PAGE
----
The Central African Republic is still without a functioning government. Meanwhile, the Seleka rebels have proclaimed an independent state in a press release.
Dar El Kouti is the name of the new state according to a Seleka press release dated August 17, 2014. The document also lists the names of people who are supposed to lead this state.Top of the list is Michel Djotodia, Central African Republic's fugitive Seleka leader. In the new state of Dar El Kouti he would supposedly become the new head of state and government.
Djotodia was forced to exile in Benin in January 2014 after intense international pressure. He was the man behind the March 2013 coup which threw the Central African Republic into chaos.
Dar El Kouti is the name of a sultanate which existed in the early 19th century. It was located on the territory of present-day north-western Central African Republic. The Sultan, Muhammad al-Sanusi, fought against the French colonialists. Some people wish to see his legacy revived in the region around the city of Birao, some 800 km (497 miles) north of the capital Bangui. This lies outside the territory that once formed the Sultanate.
'The idea is there'
Another name on the list is that of Abakar Sabone. He is supposed to become the state secretary in charge of education in Dar El Kouti. Sabone told DW in an interview that he knew nothing about this future post. "Djotodia has not yet decided to disclose anything. The idea was there, but this document does not come from him," Sabone said.
Sabone said he had seen Djotodia the same day the press statement was released, and the Seleka rebel leader "was very angry." He immediately suspended the person who had sent the statement. That person was Hamat Mal-Mal Essene. He was supposed to become the state secretary for rural development in Dar El Kouti. However, shortly afterwards, Mal-Mal Essene sent a disclaimer saying he was the victim of a hacker attack, he had not even sent the message.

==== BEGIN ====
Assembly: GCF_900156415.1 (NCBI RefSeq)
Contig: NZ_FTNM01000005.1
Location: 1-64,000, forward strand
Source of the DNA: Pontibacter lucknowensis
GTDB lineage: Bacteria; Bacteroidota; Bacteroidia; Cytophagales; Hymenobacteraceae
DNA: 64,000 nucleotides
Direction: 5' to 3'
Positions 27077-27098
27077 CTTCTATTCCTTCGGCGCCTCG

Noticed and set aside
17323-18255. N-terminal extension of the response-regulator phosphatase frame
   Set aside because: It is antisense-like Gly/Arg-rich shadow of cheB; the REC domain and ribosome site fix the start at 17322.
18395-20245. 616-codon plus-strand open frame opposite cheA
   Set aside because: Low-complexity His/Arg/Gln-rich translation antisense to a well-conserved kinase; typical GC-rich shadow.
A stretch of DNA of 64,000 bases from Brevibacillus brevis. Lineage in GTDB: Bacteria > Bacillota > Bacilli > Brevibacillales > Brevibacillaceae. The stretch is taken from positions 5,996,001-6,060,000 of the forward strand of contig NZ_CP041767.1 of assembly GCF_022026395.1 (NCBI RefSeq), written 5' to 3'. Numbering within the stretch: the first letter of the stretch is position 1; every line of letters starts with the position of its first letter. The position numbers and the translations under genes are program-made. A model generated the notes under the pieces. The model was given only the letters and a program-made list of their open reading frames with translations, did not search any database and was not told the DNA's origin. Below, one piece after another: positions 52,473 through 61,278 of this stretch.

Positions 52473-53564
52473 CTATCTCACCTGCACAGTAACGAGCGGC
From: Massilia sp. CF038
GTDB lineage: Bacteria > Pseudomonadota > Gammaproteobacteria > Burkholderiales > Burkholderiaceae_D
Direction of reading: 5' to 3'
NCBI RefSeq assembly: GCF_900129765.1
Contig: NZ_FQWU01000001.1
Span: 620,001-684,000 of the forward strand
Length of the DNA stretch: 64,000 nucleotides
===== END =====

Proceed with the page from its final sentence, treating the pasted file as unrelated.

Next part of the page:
These disclosures are not entirely surprising, because during the peace negotiations which took place at the end of July in Brazzaville, the capital of the Republic of Congo, representatives of the Seleka rebel movement had announced that they want their own state.
A fierce civil war broke out in the Central African Republic after the seizure of power by the Muslim Seleka fighters. Recently Christian militia groups known as the anti-balaka or anti-machete have been taking vengeance on Seleka rebels and Muslims. They claim Seleka who are mainly muslim had targeted the Christians while they were in power. Thousands of people have been killed in the fighting and almost one million have fled the violence.
The government of interim President Catherine Samba-Panza and newly appointed Prime Minister Mahat Kamoun is weak. The northern part of the country is firmly under the control of Seleka. The government as well as the international peacekeepers have little influence there.
Prime Minister who?
The Seleka rebel movement said they would not recognize the new premier who even though is a Muslim, was never a member of Seleka. "The Seleka is a secular political and military coalition. It is not an Islamist or Muslim coalition," Djotodia's spokesman Habylah Awal said. Referring to the new national unity government, Awal insisted, "We will not let Catherine Samba-Panza impose her will on us."
Prime Minister Kamoun has still not been able to form a government. Nevertheless, "the partitioning of the Central African Republic is out of the question," CAR government spokesman Gaston Mackouzangba told DW in an interview. He said the state of Dar El Kouti will remain a pipe dream.
Despite its strength, Seleka is not a cohesive organization. It has countless splinter groups and ethnic movements. "Seleka acts in unison only when it is under pressure," says Thierry Vircoulon, an analyst on the Central African Republic, with the International Crisis Group think tank.
According to Vircoulon, Seleka has been scaling up its demands in recent months, calling for the development of the neglected north by the central government, as well as the creation of a separate state in the diamond-rich northern territory. "As long as the Seleka do not want to negotiate, the problem will persist," Vircoulon said. "Pressure on them could only be applied militarily," he stressed.
In September, about 12,000 UN troops are expected to be deployed in the Central African Republic. "They must also be deployed in Seleka territory," Vircoulon added, "regardless of whether it is called Dar El Kouti or not."